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The key to successful leadership today is influence, not authority. Kenneth Blanchard

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Lead projects successfully despite opposition

Lead projects successfully despite opposition

What could be more painful than the emergence of strong opposition to a project? Your attitude towards opposition is decisive. How can you respect your active opponents without neglecting your allies or the silent majority?


When launching a change project of any sort, you inevitably expose yourself to resistance or even open opposition.

How you react to this opposition is decisive to the success of the project.

Indeed, how can you implement change successfully if even a small minority actively resists it? Admittedly, you could use your authority to force people to comply, but everyone knows that passive resistance can be devastating. Or you might think that if the majority supports the project, success is ultimately assured.  Yet, how many projects have failed because a small number of active opponents manage to sow doubt or create roadblocks? A better strategy is thus to get to the root of the problem and overcome objections early on, rather than suffer the slings and arrows of a frustrated minority.

In fact, the right attitude toward opposition can be a powerful tool to garner support for a project. This was a revelation to the chairman of an association who wanted to propose a massive investment project with serious consequences. The decision had tobe made by majority vote of the members.  A prior study had shown that about 55 percent were in favor; fewer than 10 percent were firmly opposed, and the rest were undecided.  When the project was first presented, opponents raised an outcry. When the president tried to address their objections, the entire room buzzed with debate. Project partisans and opponents argued heatedly and treated one another to all sorts of names. “Nothing was left unsaid,” declared one of the participants. When the vote was finally taken, the chairman was surprised to discover that 80 percent of the members decided to vote “for” the project. “Motivation had never been so palpable,” he points out. “We had to go though Hell to get there, but everyone came out knowing why they were committing themselves.”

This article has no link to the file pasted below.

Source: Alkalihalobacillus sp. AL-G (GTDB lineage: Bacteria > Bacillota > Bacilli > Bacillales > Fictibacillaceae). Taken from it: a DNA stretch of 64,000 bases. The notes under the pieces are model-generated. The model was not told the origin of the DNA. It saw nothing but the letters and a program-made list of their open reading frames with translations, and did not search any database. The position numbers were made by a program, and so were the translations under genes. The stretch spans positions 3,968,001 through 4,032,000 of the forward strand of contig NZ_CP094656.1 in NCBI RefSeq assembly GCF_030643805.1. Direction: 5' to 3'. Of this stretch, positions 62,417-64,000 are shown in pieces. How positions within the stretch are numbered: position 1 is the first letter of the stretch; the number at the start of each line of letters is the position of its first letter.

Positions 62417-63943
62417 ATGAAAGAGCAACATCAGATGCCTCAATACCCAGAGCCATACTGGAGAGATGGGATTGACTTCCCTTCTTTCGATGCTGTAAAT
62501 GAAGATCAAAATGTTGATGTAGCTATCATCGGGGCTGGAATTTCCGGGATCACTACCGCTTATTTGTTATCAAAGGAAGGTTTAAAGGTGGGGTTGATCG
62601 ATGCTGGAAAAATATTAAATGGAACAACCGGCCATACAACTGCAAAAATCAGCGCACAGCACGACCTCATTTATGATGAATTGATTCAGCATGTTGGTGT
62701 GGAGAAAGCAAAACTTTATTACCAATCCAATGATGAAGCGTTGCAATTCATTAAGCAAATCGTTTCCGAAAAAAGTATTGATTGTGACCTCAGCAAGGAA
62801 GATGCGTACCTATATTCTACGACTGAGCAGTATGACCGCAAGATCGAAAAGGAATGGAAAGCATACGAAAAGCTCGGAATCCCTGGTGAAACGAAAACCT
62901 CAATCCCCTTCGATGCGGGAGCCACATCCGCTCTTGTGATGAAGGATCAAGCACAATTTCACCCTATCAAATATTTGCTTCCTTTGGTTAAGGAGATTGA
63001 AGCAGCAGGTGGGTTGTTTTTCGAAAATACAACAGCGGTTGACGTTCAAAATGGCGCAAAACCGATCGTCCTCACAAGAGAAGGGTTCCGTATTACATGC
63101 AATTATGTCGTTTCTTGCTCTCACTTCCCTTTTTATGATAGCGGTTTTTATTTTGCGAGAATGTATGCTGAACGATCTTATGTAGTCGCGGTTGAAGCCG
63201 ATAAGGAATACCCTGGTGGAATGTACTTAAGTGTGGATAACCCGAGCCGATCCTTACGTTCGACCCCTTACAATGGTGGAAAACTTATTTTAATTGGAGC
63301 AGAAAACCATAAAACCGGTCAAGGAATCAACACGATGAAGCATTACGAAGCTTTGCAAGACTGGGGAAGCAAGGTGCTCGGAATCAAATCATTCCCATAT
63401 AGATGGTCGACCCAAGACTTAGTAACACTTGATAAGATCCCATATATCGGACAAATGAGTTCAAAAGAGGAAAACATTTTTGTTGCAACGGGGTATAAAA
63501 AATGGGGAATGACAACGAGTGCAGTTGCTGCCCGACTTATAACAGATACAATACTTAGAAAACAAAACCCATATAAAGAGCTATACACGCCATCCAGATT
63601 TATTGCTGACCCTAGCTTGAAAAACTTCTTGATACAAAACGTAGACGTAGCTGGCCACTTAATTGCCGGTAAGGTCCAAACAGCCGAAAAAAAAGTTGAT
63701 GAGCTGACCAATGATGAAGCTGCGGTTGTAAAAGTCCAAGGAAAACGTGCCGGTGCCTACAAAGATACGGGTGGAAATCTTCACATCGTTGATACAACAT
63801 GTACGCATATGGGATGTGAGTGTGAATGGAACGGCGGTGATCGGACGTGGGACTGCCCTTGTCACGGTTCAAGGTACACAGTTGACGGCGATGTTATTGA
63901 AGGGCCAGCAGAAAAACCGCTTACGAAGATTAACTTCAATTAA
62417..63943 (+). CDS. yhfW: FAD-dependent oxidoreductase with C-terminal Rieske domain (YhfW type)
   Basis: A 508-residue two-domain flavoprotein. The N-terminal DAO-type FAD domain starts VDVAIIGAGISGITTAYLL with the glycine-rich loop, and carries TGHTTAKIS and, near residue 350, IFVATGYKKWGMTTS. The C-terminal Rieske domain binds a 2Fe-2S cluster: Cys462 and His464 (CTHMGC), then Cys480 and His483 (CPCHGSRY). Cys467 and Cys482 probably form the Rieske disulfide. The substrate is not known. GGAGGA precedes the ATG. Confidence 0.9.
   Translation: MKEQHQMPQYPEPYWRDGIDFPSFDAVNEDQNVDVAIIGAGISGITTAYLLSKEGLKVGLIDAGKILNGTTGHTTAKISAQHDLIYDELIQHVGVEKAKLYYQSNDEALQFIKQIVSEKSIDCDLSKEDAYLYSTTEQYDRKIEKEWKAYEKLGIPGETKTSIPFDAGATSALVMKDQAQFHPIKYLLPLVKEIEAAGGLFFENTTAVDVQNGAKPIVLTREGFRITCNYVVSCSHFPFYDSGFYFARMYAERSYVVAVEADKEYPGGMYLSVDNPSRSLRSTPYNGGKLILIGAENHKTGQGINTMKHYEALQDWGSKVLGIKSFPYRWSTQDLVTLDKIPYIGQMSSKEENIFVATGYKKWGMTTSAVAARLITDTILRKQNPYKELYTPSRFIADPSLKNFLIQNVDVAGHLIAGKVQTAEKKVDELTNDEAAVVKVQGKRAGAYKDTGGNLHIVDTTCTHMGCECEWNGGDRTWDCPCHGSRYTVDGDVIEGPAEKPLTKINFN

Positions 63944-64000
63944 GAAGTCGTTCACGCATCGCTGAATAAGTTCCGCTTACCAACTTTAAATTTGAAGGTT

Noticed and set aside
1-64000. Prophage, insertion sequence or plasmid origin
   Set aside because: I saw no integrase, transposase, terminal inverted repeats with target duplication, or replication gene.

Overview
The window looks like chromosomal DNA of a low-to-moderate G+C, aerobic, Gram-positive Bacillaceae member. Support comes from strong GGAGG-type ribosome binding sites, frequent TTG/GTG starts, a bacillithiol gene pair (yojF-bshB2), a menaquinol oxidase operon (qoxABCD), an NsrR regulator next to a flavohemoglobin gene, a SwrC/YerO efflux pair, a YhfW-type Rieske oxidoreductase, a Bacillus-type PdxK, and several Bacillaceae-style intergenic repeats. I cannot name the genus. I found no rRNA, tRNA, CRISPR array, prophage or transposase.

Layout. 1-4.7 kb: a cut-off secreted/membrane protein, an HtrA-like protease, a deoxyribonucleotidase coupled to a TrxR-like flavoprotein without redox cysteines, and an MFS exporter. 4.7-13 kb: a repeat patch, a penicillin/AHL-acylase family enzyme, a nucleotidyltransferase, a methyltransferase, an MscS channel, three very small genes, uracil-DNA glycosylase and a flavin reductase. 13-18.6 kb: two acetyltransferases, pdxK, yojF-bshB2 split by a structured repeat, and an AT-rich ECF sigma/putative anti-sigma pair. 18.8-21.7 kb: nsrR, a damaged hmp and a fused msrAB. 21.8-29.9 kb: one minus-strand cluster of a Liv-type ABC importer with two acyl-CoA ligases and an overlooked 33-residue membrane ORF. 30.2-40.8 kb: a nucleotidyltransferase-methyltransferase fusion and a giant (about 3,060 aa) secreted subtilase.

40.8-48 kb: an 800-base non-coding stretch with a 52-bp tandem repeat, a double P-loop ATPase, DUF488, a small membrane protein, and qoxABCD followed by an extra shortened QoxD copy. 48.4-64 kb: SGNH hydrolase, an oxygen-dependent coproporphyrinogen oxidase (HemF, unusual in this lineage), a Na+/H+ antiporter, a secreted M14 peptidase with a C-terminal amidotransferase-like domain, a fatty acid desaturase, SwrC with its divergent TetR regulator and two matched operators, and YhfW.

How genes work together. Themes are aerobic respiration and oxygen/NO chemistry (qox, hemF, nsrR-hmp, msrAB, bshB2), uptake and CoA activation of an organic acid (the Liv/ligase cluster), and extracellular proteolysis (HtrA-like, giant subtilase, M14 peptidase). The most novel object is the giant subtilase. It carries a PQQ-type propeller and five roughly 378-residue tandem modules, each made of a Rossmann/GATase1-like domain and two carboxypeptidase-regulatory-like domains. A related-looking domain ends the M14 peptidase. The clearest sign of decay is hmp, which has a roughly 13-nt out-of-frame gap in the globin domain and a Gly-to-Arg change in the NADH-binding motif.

Investing the time and energy needed to manage opposition—even by a small minority—is highly profitable.  But how can you keep opponents from contaminating everyone else in the process?


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